I realized she was right. I was a self-imposed exile in a foreign land, paranoid about his limited language skills and feeling the lack of societal and professional roots. My first spell of wandering in foreign climes had been somewhat of a failure. Since moving on, fate seems to be conspiring to make me a loner. I spend long hours at home, and when I do venture out I often feel uninclined to initiate conversations. Some days, my only sense of achievement was making a trip to the shop that could be completed without incident. This was the man strolling through their alleyways and looking at them as if they were being a little too reticent.

They must be reading me like an open book.

Maybe the reason I am so drawn to the town is that it is holding up a mirror to my soul. Maybe the reason I feel so good there is that it reflects the essence of my humanity, that it is so much easier to see myself, warts and all, than it is in my everyday life. I had experienced something similar in Venice. All that omnipresent, luminous green water was like the subconscious, and wandering around on top of it felt like the most natural thing in the world, made me feel profoundly human.

Just before I left for the shanty town, I did a web search for Hawaiian deities. I thought it would add a nice touch if I could find the right story to go with the gift. I immediately discovered a goddess called Pele, who dwells in a huge volcano on Mauna Loa. She's the goddess of lightning, fire, dancing, violence and volcanos. She can transform herself into different shapes, notably a dog, an old woman (my effigy could have been a cross between the two) and an irresistable young woman. Since her violent eruptions create huge lava flows that expand the land into the sea, she was much revered by Hawaiian islanders, who, like the gypsies, have so little acreage in the first place - the territory of the former is circumscribed by the sea, that of the latter by the military. Maybe, just maybe, when the bride lights the candle, the flames will dance around the effigy squatting in the lava in such a way that the wild temptress will spring to life in the shadows and the heat, and the luck of the townspeople will take a turn for the better.

Nice touch? Perfect, I should say. I found the story in a flash. How on earth could I have been so lucky?

I had half assumed that the gifts would be subject to inspection by the border guards. The small print on my entry pass confirmed this. The officers seemed to take a lax and reasonable enough attitude to the needs of the townspeople - indeed, they even openly showed affection for them - but having devoted so much time and energy to my task I didn't want to take any chances that would spoil it. Thus I bore my little bounty secretly through the checkpoint with feelings of apprehension and guilt far out of proportion to its miniscule monetary value.

Sentimental value is of little consequence nowadays to security guards who are trained to blot out all else but thoughts of suicide bombing. This place shared none of that obsession, of which I was glad. And it was quite clear that the guards would be unlikely to confiscate gifts when they knew a wedding was taking place. But I guess I've just taken off too many pairs of shoes and unloaded too many keys and laptops and set off too many metal detectors with stray coins or forgotten mobile phones or belt buckles or, most heartbreaking of all, a jar of homemade honey that the guards decided was a potential bomb. At the sight of those uniforms, my nerves were never likely to be entirely calmed. I kept quiet, and endured my little internal, largely self-inflicted trial. They let me through with not so much as a glance at my bag.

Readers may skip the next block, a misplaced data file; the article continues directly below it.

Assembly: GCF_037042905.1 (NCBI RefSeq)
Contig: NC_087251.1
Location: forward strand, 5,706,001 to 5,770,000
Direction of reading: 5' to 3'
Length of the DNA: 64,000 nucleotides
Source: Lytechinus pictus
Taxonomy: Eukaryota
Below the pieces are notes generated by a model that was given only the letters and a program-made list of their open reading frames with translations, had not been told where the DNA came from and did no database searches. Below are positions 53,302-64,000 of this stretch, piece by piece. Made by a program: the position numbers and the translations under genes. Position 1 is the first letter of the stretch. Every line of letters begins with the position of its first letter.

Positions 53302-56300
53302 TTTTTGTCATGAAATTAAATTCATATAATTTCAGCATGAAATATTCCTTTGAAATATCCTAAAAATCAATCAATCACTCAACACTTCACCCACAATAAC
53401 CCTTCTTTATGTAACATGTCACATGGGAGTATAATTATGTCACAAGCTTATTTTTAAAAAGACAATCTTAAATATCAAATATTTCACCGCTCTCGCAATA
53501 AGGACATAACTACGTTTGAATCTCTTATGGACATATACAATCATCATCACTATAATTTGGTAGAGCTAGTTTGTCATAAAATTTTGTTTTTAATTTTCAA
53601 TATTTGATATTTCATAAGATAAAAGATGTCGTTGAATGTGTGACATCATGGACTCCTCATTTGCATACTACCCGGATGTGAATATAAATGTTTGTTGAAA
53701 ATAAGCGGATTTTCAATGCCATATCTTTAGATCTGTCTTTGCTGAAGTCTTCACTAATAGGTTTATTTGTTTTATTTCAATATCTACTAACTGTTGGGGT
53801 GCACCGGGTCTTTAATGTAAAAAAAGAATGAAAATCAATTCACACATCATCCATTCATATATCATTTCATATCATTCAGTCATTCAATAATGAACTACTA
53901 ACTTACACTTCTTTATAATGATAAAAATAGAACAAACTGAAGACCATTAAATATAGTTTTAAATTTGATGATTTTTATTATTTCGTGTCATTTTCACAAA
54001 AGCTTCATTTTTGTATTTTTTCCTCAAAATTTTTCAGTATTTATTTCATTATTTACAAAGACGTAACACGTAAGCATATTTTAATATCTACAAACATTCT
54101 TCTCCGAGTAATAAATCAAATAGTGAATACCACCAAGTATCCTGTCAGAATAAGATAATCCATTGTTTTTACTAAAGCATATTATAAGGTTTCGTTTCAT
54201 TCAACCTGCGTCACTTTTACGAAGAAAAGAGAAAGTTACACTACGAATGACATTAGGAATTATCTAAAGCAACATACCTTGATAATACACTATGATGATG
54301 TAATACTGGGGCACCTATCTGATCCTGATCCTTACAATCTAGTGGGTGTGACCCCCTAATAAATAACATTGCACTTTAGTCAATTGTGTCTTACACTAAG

I was glad to see familiar faces, and they seemed glad to see me. I found Sonia in the middle of a dispute with two upstarts trying to wrangle free drinks out of her - they were half joking, but she was more than half serious. I asked her what she missed most about Argentina. She replied, "What, things?" I said yes. She thought for a moment, then said the name of a cookie she could see I didn't know. I started fishing around in my bag, and she blurted out "Shall I close my eyes?" which she did, and covered them with her hands for good measure. "Oh! Is it Dulce de Leche?" She opened her eyes and shrieked with joy, then gave me a big hug. "It's the good stuff!" she cried. "Someone else brought some from Chile, it was horrible." Then she shouted over my shoulder at the two young men, "See! This is how you should treat me. This guy hadn't asked for free drinks and look at the gift he brought me!" Then she rushed over to show her Argentinian friend the jar, talking Spanish a mile a minute, then came back and gave me a second big hug, then hurried back behind the bar. The young men had fallen completely silent.

I wandered around looking for where the action was. Rico met me and introduced me to Joel, the groom, who apologized for not being up for conversation. I spotted the bride getting her hair done - it was Georgina, the woman with the animal pictures! The gifts were turning out to be more fitting than I ever could have anticipated.